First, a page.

Essay rationalism empiricism
The history of philosophy has seen many warring camps fighting battles over some major issue or other. One of the major battles historically has been over the foundations of all our knowledge. What is most basic in any human set of beliefs? What are our ultimate starting points for any world view? Where does human knowledge ultimately come from? Those questions always seems to frighten students, though it is still possible writing essays for money.
The team of professional writers will debate between rationalism and empiricism is centered around the means by which the individual accumulates knowledge under the framework of writing essay service. The latter asserts that experience is the ultimate source of knowledge while the former plays up the mental faculties as being of greater importance in this. Rationalism is not mutually exclusive of empiricism, but can stand for extremes in which reason is contrasted with experience, rivaling poles within the field of epistemology.
Rationalism began with Greek philosophers who championed the importance of reason, suggesting that it is through the supreme use of logic that one can deduce the totality of knowledge. Socrates suggested that rationalism is not merely the ability to intellectualize ideas, but to perceive the true nature of the world by purging our understanding of it of unnecessary assumptions. It is from Socrates that the core ideal of deduction and the concept of innate truths are derived. Descartes argued for a bifurcation of the essence of the world by suggesting a dualism in which eternal truths were reasoned out, existing simultaneously with a world of experiential knowledge. Descartes also argued that the boundary between the two was blurred as the sense experience of a dream is not a source of knowledge, while sense experience produced by an illusion is dubious. As such, the belief in reality must always be questioned and reason must be in constant employ. You may familiarize with full version of paper below, that was performed by writers on help essay basis.
Empiricism emphasizes the primacy of experience and evidence and thus, the faculties for sensory perception in the formulation of knowledge. Its most well known proponent, John Lock argued that humans are born as blank slates, and are therefore devoid of any of the innate knowledge that rationalists maintain to exist. Locke proclaims that the acquisition of knowledge is derived from experience: the construction of complex ideas from simple ones and the formation of relations and generalizations.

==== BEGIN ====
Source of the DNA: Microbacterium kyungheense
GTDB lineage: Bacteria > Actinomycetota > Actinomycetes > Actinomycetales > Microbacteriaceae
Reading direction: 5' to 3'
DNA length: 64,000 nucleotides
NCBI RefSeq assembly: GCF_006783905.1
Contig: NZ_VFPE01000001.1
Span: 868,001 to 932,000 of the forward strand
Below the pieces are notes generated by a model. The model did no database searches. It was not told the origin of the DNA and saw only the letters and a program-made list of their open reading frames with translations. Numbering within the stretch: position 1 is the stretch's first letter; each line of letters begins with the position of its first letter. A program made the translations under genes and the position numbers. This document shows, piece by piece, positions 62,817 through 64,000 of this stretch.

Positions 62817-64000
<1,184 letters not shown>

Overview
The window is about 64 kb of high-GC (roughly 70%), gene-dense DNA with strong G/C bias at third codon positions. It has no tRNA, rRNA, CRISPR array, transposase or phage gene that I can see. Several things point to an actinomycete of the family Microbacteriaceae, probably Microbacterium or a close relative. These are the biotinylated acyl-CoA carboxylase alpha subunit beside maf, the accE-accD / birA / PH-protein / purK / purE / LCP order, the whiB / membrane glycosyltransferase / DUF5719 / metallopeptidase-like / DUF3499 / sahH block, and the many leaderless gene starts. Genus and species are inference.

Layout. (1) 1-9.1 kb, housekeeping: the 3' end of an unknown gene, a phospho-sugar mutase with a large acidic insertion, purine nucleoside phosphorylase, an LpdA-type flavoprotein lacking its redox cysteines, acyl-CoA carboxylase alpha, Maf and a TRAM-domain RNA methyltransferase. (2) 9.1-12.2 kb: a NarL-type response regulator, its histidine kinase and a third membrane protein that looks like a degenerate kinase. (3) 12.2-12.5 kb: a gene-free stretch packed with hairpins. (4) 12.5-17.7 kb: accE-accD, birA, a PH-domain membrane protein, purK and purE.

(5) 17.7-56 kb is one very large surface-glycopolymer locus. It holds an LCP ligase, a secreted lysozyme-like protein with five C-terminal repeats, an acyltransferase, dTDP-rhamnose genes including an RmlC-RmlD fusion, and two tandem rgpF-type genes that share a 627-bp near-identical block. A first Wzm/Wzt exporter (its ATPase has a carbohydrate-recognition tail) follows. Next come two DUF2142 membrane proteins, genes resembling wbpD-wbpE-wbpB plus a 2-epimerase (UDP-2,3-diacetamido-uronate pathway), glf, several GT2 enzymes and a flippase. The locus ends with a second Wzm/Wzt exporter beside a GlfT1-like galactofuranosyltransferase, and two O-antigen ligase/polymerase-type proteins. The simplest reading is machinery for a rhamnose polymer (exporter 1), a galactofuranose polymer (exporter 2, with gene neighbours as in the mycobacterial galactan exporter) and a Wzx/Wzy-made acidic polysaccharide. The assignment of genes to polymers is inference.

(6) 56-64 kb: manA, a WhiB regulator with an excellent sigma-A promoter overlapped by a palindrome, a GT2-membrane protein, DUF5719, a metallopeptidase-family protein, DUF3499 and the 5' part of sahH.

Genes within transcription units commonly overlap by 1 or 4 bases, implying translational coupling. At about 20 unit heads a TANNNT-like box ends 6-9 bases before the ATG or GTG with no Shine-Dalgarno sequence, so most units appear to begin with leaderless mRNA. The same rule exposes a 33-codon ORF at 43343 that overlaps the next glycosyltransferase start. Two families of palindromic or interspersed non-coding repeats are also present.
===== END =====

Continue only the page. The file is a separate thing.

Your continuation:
As noted earlier, rationalist ideas are not mutually exclusive of empiricist ideas. Although sense experience takes greater importance under the school of empiricism, it is still necessary for reason to infer and deduce any kind of knowledge from it. Similarly, rationalism does not annihilate the value of experience, it merely suggests that higher truths and innate knowledge can be formulated through the sole power of reason, that we can draw conclusions about the world without experience.
Immanuel Kant attempt at reconciling both disciplines of epistemology began with the idea that just because experience cannot affirm the existence of something divine, it does not mean that it has been proven not to. As such, Kant argued that there are certain transcendental aspects of the universe necessary to make it ‘work’. He argued that both rationalists and empiricists err in their understanding of knowledge.
Kant declared that any knowledge that exists independently of experience is a priori, while knowledge that is derived from experience is a posteriori. Empiricists could not justify a synthetic a priori claim (that is to say a proposition in which the predicate concept is not contained in its subject, e.g., “All widows are unhappy.”) because they conflated the synthetic with the a posteriori.
Kant therefore concluded that the only way to prove the existence of synthetic a priori propositions was to ‘turn’ towards the human subject and realize that a noumenal realm exists hidden beyond the phenomenal realm that we know, which aids in constructing a theory of knowledge. When the human subject ‘intuits’ something, this is a manifestation of a priori categories of intuition (which itself is one of many categories he has developed). Man’s knowledge of things is therefore based on what it appears to be based on the a priori categories.
Propositions of a synthetic and a priori nature are then possible, because man can impose categories of the mind upon the experience of phenomenal reality. As such, cause and effect is merely the way in which our reasoning faculties understand reality, regardless of the truth of it.
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